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H.gigas vs p.murinus

Discussion in 'Tarantula Chat' started by tristan4033, Mar 19, 2017.

  1. tristan4033

    tristan4033 Arachnoknight Active Member

    I know they are not a beginner species but I am pretty confident in my skills that I can take care of one. The problem is which one should I care for. Can anybody please tell me?
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  2. Exoskeleton Invertebrates

    Exoskeleton Invertebrates Arachnoangel Old Timer

    Neither one.
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  3. Oliverhenderson

    Oliverhenderson Arachnopeon

    how many tarantulas do u have and what species
  4. tristan4033

    tristan4033 Arachnoknight Active Member

    Rose hair arizona blond

    But I want to get something challenging
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  5. Chris LXXIX

    Chris LXXIX Arachnoemperor Active Member

    Ah ah :-s
  6. Chris LXXIX

    Chris LXXIX Arachnoemperor Active Member

    Then learn first how to deal with a bit of speed... buy a 'GBB' and a P.cambridgei :-s
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  7. tristan4033

    tristan4033 Arachnoknight Active Member

    I want to jump to a challenge I may just get a king baboon
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  8. EulersK

    EulersK Arachnoblank Staff Member

    A story that's been told a million times. Someone gets a couple tarantulas and suddenly they're ready for the advanced species.

    It's a bad idea. You won't enjoy it. The spider will likely die because you don't know how to care for it. You put yourself and everyone you live with at risk. Blah blah blah, we say this every time another one of you come along. It gets exhausting. Do what you want, just don't expect open arms when you come back asking questions.
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  9. Sarkhan42

    Sarkhan42 Arachnobaron Active Member

    While I admire the aspiration, I gotta go with the others here- you may wanna start with a smaller challenge, like Chris said, P cambridgei are a fantastic stepping stone species- and are actually one of my favorite species, after keeping for years now. Old worlds like the ones you mentioned are more unpredictable than you know. Just the other day, after keeping all kinds of Ts, I had my tiny H mac sling surprise me, and with great shame I have to admit it became my first escape(don't sound the alarm, he's dead:(.). They are incredibly easily underestimated, and you don't want to deal with the bad they can dish out.
    No need to jump so soon, there are plenty of species to enjoy that you can handle just fine, take it slow.
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  10. Chris LXXIX

    Chris LXXIX Arachnoemperor Active Member

    Well, I can't discourage someone that wants to Embrace the Goddess: It's like that law for robots, you know :-s
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  11. WeightedAbyss75

    WeightedAbyss75 Arachnoangel

    Just like @EulersK said, you will either kill them or get bit and go to the hospital. Both the T's you have owned are very much beginner. No offense, but you have not worked with any T that will really prepare you for a baboon. Both you mentioned are very fast. One requires a massive amount of humidity and is a pet hole (mostly). The other is a hyper defensive fireball of a T that will not hesitate to bite and dash. I understand you wanting to step it up, but it's a terrible idea. Tbh, if those are the only T's you have worked with, I would bet you don't really understand the defensiveness or speed of such tarantulas. I would suggest a Pampho at least before owning a H. gigas or a P. cambridgei before an OBT. I would just hate to see anyone get bit or have a thread titled "My OBT Escaped, How Do I Find It?". I wouldn't do either, but up to you OP.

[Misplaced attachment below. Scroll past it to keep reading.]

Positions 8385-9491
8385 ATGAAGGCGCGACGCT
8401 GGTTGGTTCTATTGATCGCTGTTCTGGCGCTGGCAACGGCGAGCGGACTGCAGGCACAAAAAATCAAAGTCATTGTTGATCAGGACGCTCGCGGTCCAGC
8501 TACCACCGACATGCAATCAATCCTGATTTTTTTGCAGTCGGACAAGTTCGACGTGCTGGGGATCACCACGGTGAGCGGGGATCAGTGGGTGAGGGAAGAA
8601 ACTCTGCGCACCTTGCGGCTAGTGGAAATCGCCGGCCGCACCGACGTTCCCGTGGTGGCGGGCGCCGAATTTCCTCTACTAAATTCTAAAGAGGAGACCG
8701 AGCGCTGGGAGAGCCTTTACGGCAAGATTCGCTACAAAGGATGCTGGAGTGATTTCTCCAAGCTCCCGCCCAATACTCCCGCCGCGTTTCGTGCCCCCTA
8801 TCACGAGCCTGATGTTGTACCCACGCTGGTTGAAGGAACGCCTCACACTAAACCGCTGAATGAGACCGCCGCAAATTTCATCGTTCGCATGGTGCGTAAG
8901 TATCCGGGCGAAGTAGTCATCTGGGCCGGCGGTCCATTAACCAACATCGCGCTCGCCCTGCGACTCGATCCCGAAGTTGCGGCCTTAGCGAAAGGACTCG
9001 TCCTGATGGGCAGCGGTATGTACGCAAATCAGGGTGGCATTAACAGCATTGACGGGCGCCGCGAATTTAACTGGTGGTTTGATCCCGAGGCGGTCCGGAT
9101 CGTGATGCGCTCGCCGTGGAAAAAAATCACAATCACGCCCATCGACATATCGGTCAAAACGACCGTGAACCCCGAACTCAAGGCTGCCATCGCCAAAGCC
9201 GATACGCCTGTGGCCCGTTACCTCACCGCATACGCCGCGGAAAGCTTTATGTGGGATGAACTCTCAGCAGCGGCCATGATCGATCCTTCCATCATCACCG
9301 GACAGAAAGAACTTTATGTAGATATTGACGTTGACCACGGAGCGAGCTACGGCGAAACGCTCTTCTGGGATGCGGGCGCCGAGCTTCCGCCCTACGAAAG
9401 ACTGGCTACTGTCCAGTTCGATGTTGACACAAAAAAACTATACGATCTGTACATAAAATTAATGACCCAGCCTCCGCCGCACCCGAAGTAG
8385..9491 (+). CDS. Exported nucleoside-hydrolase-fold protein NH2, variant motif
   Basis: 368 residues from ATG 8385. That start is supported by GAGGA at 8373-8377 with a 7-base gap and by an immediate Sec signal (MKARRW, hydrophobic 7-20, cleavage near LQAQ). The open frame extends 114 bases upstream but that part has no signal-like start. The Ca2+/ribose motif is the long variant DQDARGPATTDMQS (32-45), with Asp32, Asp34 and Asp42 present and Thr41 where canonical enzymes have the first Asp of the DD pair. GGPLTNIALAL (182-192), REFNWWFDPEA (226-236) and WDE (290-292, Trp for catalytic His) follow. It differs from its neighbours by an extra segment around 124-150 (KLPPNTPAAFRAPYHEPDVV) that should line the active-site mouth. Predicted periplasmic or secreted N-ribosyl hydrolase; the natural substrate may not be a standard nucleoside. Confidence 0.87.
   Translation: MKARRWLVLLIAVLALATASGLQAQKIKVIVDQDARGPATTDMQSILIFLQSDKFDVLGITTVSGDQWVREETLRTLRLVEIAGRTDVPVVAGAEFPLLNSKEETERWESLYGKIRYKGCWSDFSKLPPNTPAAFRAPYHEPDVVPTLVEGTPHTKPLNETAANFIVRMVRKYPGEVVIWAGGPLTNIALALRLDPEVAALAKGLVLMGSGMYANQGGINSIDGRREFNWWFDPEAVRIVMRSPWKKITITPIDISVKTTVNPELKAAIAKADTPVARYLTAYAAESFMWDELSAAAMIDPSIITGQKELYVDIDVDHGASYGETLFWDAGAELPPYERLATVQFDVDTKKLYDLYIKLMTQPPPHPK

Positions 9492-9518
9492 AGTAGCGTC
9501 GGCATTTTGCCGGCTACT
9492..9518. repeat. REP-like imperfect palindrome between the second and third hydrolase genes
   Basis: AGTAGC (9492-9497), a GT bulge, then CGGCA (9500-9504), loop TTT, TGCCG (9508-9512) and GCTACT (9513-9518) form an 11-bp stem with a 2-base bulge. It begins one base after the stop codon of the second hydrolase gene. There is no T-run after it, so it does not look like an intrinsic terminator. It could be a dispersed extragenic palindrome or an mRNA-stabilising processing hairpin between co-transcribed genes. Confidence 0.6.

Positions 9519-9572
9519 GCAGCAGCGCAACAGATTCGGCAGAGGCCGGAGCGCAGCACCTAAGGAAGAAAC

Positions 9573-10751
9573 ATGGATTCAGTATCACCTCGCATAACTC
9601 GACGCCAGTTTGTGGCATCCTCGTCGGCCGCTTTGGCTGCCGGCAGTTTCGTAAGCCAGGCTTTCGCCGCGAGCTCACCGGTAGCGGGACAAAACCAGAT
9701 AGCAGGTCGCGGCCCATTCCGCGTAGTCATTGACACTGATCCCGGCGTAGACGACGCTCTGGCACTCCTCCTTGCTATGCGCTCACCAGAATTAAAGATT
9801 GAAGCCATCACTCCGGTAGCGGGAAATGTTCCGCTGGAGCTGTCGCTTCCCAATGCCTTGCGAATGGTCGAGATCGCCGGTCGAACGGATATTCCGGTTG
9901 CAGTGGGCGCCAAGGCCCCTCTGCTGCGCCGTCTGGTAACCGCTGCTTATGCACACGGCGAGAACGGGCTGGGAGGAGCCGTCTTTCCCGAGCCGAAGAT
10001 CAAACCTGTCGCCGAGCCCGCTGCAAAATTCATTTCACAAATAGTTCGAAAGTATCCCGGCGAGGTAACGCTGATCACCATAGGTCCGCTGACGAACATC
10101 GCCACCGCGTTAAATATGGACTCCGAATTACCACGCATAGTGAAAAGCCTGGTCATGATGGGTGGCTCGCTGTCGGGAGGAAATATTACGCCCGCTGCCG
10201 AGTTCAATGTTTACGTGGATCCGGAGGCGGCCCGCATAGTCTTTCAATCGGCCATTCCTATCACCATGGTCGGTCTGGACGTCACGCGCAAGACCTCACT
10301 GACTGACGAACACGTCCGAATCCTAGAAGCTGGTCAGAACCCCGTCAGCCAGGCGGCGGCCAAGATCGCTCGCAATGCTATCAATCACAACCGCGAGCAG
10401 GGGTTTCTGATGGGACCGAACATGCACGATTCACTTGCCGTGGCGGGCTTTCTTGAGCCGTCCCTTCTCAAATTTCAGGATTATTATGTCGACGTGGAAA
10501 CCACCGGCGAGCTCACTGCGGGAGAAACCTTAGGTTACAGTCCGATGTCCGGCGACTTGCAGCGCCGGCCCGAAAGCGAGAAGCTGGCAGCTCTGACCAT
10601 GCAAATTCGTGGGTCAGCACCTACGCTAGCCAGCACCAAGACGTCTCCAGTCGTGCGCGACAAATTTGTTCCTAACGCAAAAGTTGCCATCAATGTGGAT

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  12. Chris LXXIX

    Chris LXXIX Arachnoemperor Active Member

    Define challenge and challenging, man, one moment. Challenge for the 'care' part (so parameters etc) or for the 'handle' (attitude, speed etc) one?

    I can guarantee you that (considering everything at 360°) had more threat display (and bite to the air) from certain NW rather than Africans and Asians in all of those years (and years) of arachnid keeping. And this not because I was/I am more 'relaxed' with NW's. Not today and not tomorrow either.

    Temperament vary always from specimen to specimen, don't forget this.
  13. 14pokies

    14pokies Arachnoprince Active Member

    I'm not trying to fuel your leap into the deap end but the gigas is the lesser of two "evils"... They usually sit at the bottom of there burrows or retreat into there burrows when disturbed instead of running around blindly biting and slapping at a thousand miles an hour...

    I have a couple of big girls and rehousing is always exciting.. Just a heads up though exciting to a long time keeper like myself usually equates to pure terror for inexperienced keepers ;)..

    If your looking for a challenge get married have kids etc..

    Keeping Tarantulas should be about enjoying yourself take your time and get something with speed and color then maybe something color full and defensive that lacks potent venom.. Then work your way up from there..
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  14. PanzoN88

    PanzoN88 Arachnobaron Active Member

    not to be discouraging, I feel it is my duty as a hobbiest who has been at it a few years to dish out some useful advice based off experience. I did not dive in to the hobby right away and really I still haven't. Once you start feeling good about caring for species like the A. Chalcodes, G. Porteri than work your way up the ladder. the GBB is a good beginner/intermediate species as they are easy to care for but are fast moving. After that, A. Geniculata is a fantastic intermediate species that has size to go with good looks, plus they eat well and have a bit of an attitude. Once you feel confident with these species (there are many other choices, I am just going off intermediate species I currently own), then as an introduction to the defensiveness and speed of old worlds like the OBT, P. Muticus, and H. Gigas look no further than the P. Cancerides. While they may not be quite as fast as many old worlds, they are fast enough to overwhelm even the most advanced keeper. They are also I would say the most defensive new world species around. My juvenile female gave me fits when I first got her she actually bolted up the tweezers and onto my shirt (thank the lord it was a thick, long sleeved shirt) and proceeded to bite. All I was doing was pulling the paper towel off for her to come out like any other unpacking.